Nine-year-old Ryer Kadyk came all the way from Spokane, Washington, to do two things: hang out with his namesake river otter pal and raise money for San Francisco’s Aquarium of the Bay.
By all accounts, both efforts were extremely successful.
On Tuesday, Ryer helped raise more than $75,000 at a charity auction hosted by the Bay Ecotarium, a watershed conservation organization made up of several local institutions, including Aquarium of the Bay, Sea Lion Center, Studio Aqua, Bay Academy, Bay Model, the Bay Institute and Eco Expeditions.
He gave a speech to 175 people, including the former prime minister of Greece, about his special friendship with the 8-year-old otter and even helped the auctioneer drum up enthusiasm during the event.
On Wednesday, he got to hang out with Ryer the river otter before flying back home.
Shortly after his visit, Ryer said:
“I just met him right now for the second time and gave him some ice cakes with some fish on top.”
The first time the two Ryers met was just before spring break, when the aquarium reopened after a 49-week closure forced upon it by the pandemic.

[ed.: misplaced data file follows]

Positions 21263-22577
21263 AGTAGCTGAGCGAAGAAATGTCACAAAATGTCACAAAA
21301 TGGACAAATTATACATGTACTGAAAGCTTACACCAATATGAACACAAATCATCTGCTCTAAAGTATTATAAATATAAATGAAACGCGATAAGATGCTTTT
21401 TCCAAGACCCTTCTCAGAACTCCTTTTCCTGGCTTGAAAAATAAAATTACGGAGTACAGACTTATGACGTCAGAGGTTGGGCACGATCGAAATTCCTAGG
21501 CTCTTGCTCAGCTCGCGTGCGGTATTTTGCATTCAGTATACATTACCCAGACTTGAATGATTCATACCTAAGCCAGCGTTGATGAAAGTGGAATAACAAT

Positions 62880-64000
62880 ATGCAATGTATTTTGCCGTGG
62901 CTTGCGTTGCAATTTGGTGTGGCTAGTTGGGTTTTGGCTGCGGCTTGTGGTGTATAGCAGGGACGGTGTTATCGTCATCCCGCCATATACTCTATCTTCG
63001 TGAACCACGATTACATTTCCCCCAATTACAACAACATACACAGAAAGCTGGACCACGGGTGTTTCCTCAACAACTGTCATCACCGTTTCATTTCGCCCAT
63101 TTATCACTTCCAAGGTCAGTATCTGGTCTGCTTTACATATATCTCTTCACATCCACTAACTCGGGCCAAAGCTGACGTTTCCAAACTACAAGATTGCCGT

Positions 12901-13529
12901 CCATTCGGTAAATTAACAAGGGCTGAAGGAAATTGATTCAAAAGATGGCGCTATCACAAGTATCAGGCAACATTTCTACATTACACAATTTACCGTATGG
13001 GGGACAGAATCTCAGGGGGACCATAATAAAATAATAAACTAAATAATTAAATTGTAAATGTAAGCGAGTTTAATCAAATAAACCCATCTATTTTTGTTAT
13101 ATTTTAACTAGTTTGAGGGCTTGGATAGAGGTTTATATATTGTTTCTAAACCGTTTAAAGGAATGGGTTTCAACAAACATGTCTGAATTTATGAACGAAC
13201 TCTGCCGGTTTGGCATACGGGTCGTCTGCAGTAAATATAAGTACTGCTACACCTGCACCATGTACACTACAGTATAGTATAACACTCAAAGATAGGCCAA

Ryer the human had been waiting to meet his furry buddy in person since last Christmas, when his mom Carolyn first learned the pair share a name.
Since her son had never met anyone with the same name, she reached out to aquarium staff and asked to buy a Ryer River Otter plush toy for him as a present.
After opening his gift, Ryer was able to learn about the real otter from the aquarium’s website and soon decided to donate his Christmas money, cash from his piggy bank and a contribution from his older brother to the aquarium.
Together with a second round of fundraising that involved the rest of the family, Ryer was able to send his otter friend a total of $750.
“It’s really special for me because I’ve never met anyone else with my same name before.”
“He’s just like me, playful and doesn’t get as motivated for food as his brother. He wants to play more than the other otters.”
The family’s unexpected donations were especially meaningful to aquarium staff since they arrived during the height of the pandemic, amid plummeting revenues and deep uncertainty for what the future might hold.
Aquarium spokesman Lee Houskeeper said:
“That money bought a lot of anchovies. … It was such a morale boost to everyone here.”
Ryer’s story even inspired a local TV news station to go out to the aquarium and interview him on camera.
“It was really cool and I’ve never done anything like that.”
The boy continued:
“I just like sharing how I learned about Ryer the otter and how much he means to me and how much the aquarium means to me.”
And while Ryer and his mom were only able to spend a couple of days in San Francisco, the city definitely holds a special place in the boy’s heart.
“I really like it because it’s where my otter lives.”